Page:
Cam Jones testified for appellant, and was asked "if deceased, Henry Spell, had ever sent any message by him to Zack Franklin, in regard to the woman, Ida McGrew." The evidence had shown that deceased was killed while at the house of Ida McGrew, and that the woman was the paramour of both the deceased and defendant. The state's theory is that defendant and deceased were rivals for her affections and carnal favors. The bill shows that the state objected to the question asked of the witness, because it was immaterial and irrelevant. Objection being sustained, it is stated the witness would have answered, had he been permitted, that deceased had told him to tell said Franklin, that, if he (Franklin) did not cease his visits to Ida McGrew, he (Spell) would kill him, and that this was shortly prior to the homicide. The purpose stated was to show that other parties than appellant were in the habit of visiting at the house of Ida McGrew, and that other parties than appellant had a motive for killing deceased. Sometimes this character of evidence becomes material and admissible. Such has been the rule since Dubose v. State, 10 Tex. App. 230. The rule in regard to this may be thus stated: That investigations with reference to other parties than the accused would not be permitted, unless the inculpatory facts are such as proximately connect the party not on trial with the transaction. In other words, if a party other than the accused had the motive and opportunity, and was placed in such proximity to the homicide as to show he may have been the guilty party, the evidence may have been introducible; but remote acts and threats would not be, unless other facts in closer proximity and pertinently connecting the third party with the homicide at the time of the commission of the offense were shown. The mere fact that deceased may have had animus is not sufficient. The mere fact that deceased had threatened to kill other parties is not sufficient to admit it, unless there are other facts to show that the third party may have been placed in such position that he may have committed the homicide. This bill does not bring it within the rule.

The dying declarations of deceased were admitted. It is contended that the predicate is not sufficient. Cole Spell, brother of deceased, directly after the shooting, went to where his brother was, had a short talk with him, went down in town, and undertook to arrest defendant, who refused to be arrested by him, because he had no warrant. He returned to the bedside of his brother, and had a conversation with him. Before this conversation, deceased asked that all the parties be sent out of the room. This was done. Deceased said to his brother: "I know I am not going to get well, and I want to tell you who did it." He was perfectly rational at the time. The witness Mitchell (justice of the peace) says he arrived at the place where deceased was after being shot; that he went into the room, and deceased recognized him. He was suffering from a gunshot wound in the back, which came out in front, near the nipple. He says he did not hear the doctors explain or tell deceased of the seriousness of the wound. His testimony shows that deceased was of sound mind. He would talk a little, and then would stop. This witness said he thought from the first that the wound was fatal. "I asked the doctors if there was any chance for recovery, and the doctor said there was little. I then said I thought it was my duty to take a dying statement. I then asked Tom Spell (a brother of deceased) to ask deceased if he would make a statement. He came and informed me that his brother (Henry Spell) would make a statement to me. I then went into the room where he was lying on the bed. I then asked deceased if he realized he was in a dying condition, and he replied, `I do.' I then said, `In all probability would not recover?' and he said, `I do.' I then asked him if he knew who shot him. This was about 9 o'clock. Nagle, the county attorney, reached deceased after Mitchell took the statement. I did not know what formality Mitchell had gone through in taking the dying declaration. I went in the room where deceased was lying, and asked `How are you?' And the doctor asked him if he knew me, and he said, `It is Mr. Nagle.' I said, `Henry, do you think you are going to die?' And he said, `I have not given up all hope,' and said, `I don't see why I should not recover.' I had spoken to him several times as to his condition, so as to lay the predicate for...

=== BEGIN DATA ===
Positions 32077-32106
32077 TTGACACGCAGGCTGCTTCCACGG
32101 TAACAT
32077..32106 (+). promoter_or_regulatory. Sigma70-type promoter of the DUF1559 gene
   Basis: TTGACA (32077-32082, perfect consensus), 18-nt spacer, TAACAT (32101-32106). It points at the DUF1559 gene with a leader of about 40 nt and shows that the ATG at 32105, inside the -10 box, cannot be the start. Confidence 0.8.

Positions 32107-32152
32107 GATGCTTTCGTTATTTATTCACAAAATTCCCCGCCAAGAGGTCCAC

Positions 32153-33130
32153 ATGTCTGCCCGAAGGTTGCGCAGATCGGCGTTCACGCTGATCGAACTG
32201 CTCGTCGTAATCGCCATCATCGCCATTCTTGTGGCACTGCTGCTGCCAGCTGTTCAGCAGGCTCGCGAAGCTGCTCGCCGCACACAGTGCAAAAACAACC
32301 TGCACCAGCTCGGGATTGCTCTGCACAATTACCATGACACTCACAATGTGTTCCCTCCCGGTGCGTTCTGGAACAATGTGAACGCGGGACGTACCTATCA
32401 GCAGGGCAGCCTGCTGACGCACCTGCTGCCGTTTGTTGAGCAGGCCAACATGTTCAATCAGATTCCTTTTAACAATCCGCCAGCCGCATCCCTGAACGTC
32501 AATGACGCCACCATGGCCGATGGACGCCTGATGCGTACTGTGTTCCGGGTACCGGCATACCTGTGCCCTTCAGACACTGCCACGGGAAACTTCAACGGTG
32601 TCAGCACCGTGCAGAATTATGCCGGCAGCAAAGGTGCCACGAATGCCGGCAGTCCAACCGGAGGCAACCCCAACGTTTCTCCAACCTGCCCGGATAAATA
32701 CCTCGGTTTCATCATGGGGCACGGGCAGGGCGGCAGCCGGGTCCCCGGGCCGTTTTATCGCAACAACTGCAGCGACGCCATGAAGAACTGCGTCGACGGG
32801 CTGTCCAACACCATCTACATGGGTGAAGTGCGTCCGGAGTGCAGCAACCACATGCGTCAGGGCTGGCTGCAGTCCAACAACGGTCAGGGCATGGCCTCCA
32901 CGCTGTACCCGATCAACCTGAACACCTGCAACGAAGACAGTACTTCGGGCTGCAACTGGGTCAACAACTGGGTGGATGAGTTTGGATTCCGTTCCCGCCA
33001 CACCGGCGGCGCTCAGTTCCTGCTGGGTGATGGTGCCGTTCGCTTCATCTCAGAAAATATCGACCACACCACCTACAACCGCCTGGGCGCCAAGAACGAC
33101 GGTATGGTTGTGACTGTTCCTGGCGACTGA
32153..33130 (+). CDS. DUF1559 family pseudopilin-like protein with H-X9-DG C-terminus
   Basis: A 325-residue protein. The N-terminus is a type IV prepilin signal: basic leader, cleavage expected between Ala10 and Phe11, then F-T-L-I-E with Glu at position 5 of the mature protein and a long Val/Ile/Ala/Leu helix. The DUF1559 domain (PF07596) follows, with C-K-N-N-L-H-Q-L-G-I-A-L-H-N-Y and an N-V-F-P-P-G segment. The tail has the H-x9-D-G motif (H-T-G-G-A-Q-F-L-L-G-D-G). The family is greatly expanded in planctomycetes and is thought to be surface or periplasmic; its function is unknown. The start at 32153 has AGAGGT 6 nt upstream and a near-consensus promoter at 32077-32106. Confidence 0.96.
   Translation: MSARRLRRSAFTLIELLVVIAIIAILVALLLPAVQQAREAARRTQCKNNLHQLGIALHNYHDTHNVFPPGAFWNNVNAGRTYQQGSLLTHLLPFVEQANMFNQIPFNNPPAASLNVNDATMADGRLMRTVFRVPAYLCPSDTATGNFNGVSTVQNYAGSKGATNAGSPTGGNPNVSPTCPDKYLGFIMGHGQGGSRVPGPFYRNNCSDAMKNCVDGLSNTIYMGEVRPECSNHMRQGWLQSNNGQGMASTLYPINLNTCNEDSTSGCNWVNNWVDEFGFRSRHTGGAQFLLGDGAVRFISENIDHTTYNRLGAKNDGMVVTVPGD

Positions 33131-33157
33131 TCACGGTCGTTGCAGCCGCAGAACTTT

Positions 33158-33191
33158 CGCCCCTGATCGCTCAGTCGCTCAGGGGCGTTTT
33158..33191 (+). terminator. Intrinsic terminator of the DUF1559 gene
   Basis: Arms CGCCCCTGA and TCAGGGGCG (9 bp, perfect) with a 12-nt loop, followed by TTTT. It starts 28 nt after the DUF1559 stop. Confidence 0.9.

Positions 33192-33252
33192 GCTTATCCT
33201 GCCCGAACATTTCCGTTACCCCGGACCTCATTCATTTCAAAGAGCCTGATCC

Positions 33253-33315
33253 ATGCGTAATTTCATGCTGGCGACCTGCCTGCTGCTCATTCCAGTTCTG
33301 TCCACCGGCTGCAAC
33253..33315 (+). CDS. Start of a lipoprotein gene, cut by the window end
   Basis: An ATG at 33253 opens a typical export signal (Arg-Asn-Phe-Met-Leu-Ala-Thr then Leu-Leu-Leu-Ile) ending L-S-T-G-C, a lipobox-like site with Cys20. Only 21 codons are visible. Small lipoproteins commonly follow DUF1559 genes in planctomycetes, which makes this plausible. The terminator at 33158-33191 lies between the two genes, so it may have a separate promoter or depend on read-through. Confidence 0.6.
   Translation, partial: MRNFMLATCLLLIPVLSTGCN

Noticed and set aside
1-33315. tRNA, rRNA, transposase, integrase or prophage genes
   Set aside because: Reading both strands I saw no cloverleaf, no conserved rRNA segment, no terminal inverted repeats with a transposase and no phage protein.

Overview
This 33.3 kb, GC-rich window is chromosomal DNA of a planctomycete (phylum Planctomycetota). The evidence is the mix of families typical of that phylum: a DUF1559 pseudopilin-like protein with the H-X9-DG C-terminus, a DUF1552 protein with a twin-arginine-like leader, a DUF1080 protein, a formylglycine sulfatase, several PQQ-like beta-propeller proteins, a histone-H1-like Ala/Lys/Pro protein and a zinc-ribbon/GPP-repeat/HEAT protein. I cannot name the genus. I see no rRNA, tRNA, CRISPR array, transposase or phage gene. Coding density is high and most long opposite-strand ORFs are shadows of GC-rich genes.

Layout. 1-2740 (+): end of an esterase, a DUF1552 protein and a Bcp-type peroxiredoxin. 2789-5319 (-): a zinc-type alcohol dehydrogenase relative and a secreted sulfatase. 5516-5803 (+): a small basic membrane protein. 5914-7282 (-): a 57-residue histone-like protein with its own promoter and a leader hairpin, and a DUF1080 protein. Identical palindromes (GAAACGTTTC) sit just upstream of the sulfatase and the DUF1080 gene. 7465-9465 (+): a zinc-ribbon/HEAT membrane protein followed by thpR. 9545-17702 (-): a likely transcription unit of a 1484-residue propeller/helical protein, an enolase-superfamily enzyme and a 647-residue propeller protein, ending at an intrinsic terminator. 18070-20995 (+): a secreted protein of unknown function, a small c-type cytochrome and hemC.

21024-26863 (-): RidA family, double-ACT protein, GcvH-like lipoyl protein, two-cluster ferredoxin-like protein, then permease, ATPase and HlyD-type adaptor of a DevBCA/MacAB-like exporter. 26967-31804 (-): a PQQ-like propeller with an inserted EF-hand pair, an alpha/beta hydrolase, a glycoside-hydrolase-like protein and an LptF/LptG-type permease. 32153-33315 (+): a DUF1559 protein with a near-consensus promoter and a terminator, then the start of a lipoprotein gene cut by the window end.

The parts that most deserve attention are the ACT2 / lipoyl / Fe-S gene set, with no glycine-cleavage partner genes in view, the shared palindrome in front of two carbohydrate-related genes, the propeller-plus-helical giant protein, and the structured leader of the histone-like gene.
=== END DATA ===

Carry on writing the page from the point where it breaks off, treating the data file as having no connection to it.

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    • United States
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    ...over its judgments during the term, and even after the term, * * * in order to support its jurisdiction. * * *" McCorquodale v. State, 54 Tex. Cr. R. 362, 98 S. W. 879, and cases therein cited. "This court has heretofore fully recognized its power to inquire into and maintain its jurisdicti......